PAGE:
Now the tax collectors and sinners were all gathering round to hear Jesus. But the Pharisees and the teachers of the law muttered, ‘This man welcomes sinners, and eats with them.’ Then Jesus told them this parable: ‘Suppose one of you has a hundred sheep and loses one of them. Doesn’t he leave the ninety-nine in the open country and go after the lost sheep until he finds it? And when he finds it, he joyfully puts it on his shoulders and rejoices.
Jesus continued: ‘There was a man who had two sons. The younger one said to his father, “Father, give me my share of the estate.” So he divided his property between them. ‘Not long after that, the younger son got together all he had, set off for a distant country and there squandered his wealth in wild living. After he had spent everything, there was a severe famine in that whole country, and he began to be in need. So he went and hired himself out to a citizen of that country, who sent him to his fields to feed pigs. He longed to fill his stomach with the pods that the pigs were eating, but no one gave him anything.
‘When he came to his senses, he said, “How many of my father’s hired servants have food to spare, and here I am starving to death! I will set out and go back to my father and say to him: Father, I have sinned against heaven and against you. I am no longer worthy to be called your son; make me like one of your hired servants.” So he got up and went to his father. ‘But while he was still a long way off, his father saw him and was filled with compassion for him; he ran to his son, threw his arms round him and kissed him.
‘The son said to him, “Father, I have sinned against heaven and against you. I am no longer worthy to be called your son.” But the father said to his servants, “Quick! Bring the best robe and put it on him. Put a ring on his finger and sandals on his feet. Bring the fattened calf and kill it. Let’s have a feast and celebrate. For this son of mine was dead and is alive again; he was lost and is found.” So they began to celebrate.
‘Meanwhile, the elder son was in the field. When he came near the house, he heard music and dancing. So he called one of the servants and asked him what was going on. “Your brother has come,” he replied, “and your father has killed the fattened calf because he has him back safe and sound.” ‘The elder brother became angry and refused to go in. So his father went out and pleaded with him. But he answered his father, “Look! All these years I’ve been slaving for you and never disobeyed your orders. Yet you never gave me even a young goat so I could celebrate with my friends. But when this son of yours who has squandered your property with prostitutes comes home, you kill the fattened calf for him!” ‘“My son,” the father said, “you are always with me, and everything I have is yours. But we had to celebrate and be glad, because this brother of yours was dead and is alive again; he was lost and is found.”’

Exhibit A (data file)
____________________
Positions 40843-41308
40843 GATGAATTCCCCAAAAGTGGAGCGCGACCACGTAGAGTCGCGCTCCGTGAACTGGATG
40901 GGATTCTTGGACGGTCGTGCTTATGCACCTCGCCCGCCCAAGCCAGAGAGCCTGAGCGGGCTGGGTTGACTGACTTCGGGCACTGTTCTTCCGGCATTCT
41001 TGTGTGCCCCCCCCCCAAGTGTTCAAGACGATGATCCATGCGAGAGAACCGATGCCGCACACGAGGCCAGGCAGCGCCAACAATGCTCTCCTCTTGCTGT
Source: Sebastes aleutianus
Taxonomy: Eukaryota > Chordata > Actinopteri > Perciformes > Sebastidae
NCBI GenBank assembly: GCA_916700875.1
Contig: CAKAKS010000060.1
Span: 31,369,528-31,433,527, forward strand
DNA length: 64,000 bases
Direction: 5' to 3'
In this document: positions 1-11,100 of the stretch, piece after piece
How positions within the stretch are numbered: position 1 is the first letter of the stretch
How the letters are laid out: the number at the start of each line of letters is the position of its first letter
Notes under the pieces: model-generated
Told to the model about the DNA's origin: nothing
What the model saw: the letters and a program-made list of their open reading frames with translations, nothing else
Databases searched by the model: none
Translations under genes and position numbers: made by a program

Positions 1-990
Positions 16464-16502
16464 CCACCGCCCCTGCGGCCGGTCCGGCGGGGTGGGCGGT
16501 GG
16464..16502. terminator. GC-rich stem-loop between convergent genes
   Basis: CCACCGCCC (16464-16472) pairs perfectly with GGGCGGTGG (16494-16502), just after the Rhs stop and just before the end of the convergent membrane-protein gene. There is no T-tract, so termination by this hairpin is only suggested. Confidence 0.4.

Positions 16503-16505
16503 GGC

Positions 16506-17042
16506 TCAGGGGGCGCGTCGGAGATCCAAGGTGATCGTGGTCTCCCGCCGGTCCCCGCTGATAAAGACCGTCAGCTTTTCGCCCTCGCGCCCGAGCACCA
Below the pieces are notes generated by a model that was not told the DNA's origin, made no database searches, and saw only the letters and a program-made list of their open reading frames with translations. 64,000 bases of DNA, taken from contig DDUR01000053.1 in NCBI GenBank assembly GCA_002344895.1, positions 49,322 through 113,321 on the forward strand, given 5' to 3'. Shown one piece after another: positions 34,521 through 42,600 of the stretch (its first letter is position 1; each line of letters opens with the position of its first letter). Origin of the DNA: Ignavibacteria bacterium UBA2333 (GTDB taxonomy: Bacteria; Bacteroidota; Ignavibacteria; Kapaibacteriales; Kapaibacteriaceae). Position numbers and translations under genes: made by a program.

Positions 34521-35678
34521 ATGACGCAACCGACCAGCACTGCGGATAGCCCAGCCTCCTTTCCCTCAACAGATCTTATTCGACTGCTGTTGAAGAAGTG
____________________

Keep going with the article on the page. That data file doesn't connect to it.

Luke 15:1-5, 11b-32
‘I once was lost but now I’m found’
This line from the hymn Amazing Grace speaks very clearly of the joy felt when we are loved. I work with children and the story of the lost sheep summons for me images of cotton wool sheep surrounding the shepherd who loves them. The second parable tells a story of sibling rivalry (amongst other things) and reminds us that despite the very best efforts of parents, our children sometimes have to find out the hard way that life brings it’s challenges, both good and bad.
The essence of both stories is the joy that comes from love. I am reminded of the Sunday School song: ‘I’ve got the Joy, joy, joy, down in my heart – glory to his name, praise the Lord’. As we celebrate love this Mothering Sunday and bless those who are ‘mother-like’ let us display the joy we feel today and every day reflecting to others all the love and joy God gives us. What a gift that is!
Loving God, we thank you that in all we do, you are there amongst us, patiently leading and supporting. Let us pause and bless mothers across your world allowing joy and love to be central to all we do. Amen.
Hannah Middleton is the Northern Synod children’s work advisor and a Training for Life and Service student
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